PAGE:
Heat pumps

Reference: Daniel V. Schroeder, An Introduction to Thermal Physics, (Addison-Wesley, 2000) – Problem 4.14.

A heat pump is essentially a backwards air conditioner, in that it extracts an amount of heat {Q_{c}} from the cold outside air using an amount {W} of electrical energy and dumps an amount {Q_{h}=Q_{c}+W} of heat into an inside room in order to heat it. We can analyze its performance using the same logic as for a refrigerator. The coefficient of performance in this case is the amount of heat dumped into the room divided by the energy (work) needed to achieve this, so

\displaystyle \mbox{COP}=\frac{Q_{h}}{W} \ \ \ \ \ (1)

From conservation of energy

\displaystyle \mbox{COP}=\frac{Q_{h}}{Q_{h}-Q_{c}}=\frac{1}{1-Q_{c}/Q_{h}} \ \ \ \ \ (2)

Thus the COP is always greater than 1.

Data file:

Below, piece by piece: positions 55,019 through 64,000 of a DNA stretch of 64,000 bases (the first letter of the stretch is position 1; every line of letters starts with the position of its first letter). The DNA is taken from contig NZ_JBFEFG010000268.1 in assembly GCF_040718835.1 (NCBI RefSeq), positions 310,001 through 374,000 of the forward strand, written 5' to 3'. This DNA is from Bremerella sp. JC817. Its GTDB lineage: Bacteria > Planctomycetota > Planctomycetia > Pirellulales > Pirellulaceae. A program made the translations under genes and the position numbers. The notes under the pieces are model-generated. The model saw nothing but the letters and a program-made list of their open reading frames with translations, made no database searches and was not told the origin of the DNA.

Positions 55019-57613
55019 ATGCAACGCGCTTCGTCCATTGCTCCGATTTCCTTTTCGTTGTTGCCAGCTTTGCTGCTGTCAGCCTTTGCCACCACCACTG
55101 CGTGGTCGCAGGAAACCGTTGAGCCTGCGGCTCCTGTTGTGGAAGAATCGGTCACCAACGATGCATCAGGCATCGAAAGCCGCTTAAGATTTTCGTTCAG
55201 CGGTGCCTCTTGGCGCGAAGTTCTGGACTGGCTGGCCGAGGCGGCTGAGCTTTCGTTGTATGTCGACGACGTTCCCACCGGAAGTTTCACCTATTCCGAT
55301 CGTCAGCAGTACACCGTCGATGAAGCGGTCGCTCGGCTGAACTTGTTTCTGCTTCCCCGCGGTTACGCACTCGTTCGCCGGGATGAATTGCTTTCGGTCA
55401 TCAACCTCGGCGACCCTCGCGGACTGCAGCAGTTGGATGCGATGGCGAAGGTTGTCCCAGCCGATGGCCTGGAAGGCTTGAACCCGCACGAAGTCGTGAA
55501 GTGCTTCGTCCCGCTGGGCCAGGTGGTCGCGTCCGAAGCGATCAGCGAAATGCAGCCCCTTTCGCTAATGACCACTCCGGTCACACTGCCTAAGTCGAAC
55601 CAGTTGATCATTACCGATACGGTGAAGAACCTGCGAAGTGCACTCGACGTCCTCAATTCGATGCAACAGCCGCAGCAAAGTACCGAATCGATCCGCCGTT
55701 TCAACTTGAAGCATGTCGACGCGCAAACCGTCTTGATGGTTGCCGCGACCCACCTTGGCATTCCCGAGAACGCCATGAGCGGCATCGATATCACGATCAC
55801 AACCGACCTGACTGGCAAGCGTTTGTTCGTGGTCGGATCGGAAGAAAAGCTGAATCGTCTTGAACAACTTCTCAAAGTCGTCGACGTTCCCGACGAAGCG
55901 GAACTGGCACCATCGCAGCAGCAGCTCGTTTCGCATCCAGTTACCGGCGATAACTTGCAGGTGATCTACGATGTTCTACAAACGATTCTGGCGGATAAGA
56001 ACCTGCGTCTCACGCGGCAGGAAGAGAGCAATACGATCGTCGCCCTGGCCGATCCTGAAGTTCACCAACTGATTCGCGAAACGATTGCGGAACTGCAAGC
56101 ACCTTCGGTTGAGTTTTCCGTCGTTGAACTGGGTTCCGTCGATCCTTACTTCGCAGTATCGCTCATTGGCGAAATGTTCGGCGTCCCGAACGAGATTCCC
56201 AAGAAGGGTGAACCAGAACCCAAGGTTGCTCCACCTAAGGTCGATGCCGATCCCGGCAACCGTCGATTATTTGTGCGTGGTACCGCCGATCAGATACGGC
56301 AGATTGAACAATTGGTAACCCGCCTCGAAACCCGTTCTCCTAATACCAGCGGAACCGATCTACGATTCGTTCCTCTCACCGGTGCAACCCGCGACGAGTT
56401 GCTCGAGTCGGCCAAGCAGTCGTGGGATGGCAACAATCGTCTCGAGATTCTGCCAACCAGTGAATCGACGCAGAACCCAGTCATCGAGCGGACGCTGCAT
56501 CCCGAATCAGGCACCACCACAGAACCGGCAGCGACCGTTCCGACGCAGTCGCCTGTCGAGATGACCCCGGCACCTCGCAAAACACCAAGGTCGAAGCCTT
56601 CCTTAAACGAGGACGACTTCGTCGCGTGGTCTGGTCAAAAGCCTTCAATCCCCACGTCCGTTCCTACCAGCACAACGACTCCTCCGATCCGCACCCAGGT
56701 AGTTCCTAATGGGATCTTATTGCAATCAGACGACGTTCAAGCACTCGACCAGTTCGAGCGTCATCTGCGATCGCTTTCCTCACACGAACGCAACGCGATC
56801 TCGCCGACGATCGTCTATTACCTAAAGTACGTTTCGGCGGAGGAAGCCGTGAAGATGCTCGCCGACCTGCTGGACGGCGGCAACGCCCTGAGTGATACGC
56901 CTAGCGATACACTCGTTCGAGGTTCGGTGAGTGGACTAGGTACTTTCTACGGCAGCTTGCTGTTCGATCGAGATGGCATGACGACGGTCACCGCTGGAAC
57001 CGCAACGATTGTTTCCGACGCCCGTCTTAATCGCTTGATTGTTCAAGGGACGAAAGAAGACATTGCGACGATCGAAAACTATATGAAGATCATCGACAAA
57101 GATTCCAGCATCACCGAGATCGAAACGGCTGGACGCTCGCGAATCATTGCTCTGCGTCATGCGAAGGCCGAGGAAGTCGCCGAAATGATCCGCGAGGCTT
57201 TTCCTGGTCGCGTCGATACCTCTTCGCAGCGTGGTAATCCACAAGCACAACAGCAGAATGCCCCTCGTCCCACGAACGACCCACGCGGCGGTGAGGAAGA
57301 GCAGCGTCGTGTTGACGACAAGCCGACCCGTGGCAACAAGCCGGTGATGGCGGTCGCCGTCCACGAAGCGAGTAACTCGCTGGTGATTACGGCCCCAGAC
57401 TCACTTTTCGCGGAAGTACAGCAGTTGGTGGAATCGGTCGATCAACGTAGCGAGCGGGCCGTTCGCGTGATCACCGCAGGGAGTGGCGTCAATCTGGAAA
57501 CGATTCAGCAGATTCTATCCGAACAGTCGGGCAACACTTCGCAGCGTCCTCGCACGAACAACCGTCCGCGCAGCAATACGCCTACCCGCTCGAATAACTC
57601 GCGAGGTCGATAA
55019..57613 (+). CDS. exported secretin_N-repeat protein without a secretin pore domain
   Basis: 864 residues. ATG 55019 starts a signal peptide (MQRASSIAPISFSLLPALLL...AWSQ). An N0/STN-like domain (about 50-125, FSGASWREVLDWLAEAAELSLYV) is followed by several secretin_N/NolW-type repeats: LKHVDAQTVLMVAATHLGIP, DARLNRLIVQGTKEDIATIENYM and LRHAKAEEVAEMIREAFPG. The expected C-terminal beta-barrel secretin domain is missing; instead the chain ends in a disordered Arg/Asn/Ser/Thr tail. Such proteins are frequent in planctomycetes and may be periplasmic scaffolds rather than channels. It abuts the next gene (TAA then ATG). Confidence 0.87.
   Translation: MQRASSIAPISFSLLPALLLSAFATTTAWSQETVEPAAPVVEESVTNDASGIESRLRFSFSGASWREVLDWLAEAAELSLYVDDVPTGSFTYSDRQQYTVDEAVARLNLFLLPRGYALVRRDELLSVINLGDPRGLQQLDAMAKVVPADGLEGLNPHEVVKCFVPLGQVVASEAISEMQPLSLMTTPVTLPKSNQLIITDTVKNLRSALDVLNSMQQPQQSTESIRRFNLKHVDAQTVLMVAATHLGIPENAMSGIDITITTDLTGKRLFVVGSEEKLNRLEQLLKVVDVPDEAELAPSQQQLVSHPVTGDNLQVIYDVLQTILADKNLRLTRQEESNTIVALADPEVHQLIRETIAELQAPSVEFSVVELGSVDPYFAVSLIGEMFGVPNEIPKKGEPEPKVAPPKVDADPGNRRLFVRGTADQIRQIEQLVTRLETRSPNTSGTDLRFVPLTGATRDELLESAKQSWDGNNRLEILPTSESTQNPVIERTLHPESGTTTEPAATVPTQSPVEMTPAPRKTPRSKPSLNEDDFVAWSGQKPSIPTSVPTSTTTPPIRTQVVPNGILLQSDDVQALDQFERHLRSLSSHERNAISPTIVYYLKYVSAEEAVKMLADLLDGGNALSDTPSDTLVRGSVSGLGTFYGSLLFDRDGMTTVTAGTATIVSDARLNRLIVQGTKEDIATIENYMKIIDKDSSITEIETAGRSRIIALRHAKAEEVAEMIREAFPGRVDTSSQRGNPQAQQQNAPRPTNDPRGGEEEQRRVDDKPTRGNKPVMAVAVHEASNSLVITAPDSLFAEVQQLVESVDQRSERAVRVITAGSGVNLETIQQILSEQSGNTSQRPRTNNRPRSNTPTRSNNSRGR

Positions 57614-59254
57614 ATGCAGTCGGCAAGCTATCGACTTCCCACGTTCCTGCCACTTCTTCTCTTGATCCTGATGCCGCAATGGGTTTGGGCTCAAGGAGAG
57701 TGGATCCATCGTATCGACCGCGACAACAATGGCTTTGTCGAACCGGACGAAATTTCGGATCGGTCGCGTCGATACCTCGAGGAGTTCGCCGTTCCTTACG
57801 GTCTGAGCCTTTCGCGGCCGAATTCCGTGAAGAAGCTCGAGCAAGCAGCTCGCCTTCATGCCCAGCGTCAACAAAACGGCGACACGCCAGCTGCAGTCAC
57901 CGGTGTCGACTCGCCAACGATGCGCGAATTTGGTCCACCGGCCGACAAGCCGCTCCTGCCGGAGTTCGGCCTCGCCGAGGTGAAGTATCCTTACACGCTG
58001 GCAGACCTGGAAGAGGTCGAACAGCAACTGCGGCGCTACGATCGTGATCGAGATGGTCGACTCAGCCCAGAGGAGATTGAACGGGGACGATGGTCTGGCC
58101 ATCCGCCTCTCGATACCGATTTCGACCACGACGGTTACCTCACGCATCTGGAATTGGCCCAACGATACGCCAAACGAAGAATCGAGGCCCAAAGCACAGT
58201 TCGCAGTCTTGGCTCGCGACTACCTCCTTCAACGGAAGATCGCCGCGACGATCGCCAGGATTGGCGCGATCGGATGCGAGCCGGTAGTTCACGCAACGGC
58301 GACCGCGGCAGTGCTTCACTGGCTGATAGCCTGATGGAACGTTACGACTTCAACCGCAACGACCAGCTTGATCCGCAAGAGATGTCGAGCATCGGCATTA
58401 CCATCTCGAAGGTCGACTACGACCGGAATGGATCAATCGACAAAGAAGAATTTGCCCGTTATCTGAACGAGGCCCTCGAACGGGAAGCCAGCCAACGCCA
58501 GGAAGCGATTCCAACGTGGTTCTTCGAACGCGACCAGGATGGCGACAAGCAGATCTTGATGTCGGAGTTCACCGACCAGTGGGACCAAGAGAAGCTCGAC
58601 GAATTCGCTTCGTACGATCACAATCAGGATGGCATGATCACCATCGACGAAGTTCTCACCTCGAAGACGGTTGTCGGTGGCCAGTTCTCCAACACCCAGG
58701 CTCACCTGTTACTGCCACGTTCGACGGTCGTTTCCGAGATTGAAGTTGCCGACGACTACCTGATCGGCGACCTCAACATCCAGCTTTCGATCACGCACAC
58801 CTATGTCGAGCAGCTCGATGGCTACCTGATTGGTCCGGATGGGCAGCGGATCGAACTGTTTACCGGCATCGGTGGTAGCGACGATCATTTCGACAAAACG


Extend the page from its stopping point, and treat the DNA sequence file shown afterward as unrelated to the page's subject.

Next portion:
In an ideal refrigerator (e.g. one working on a reversed Carnot cycle) the entropy gained in absorbing {Q_{c}} is equal to the entropy lost in expelling {Q_{h}}, so

\displaystyle \frac{Q_{c}}{T_{c}} \displaystyle = \displaystyle \frac{Q_{h}}{T_{h}}\ \ \ \ \ (3)
\displaystyle Q_{c} \displaystyle = \displaystyle \frac{T_{c}}{T_{h}}Q_{h} \ \ \ \ \ (4)

The upper limit on the COP is therefore

\displaystyle \mbox{COP}_{max}=\frac{1}{1-T_{c}/T_{h}}=\frac{T_{h}}{T_{h}-T_{c}} \ \ \ \ \ (5)

A heat pump is more efficient than a purely electric heater (that is, a heater that generates heat by electrical resistance rather than by transferring heat from outside to inside) since in an electric heater, the work {W} is equal to {Q_{h}}, while in a heat pump, this work can be used to acquire an additional amount {Q_{c}} of heat which is expelled into the room along with the electrical work {W}. In other words, with a heat pump you have {Q_{h}=W+Q_{c}} while with an electric heater, you have only {Q_{h}=W}.

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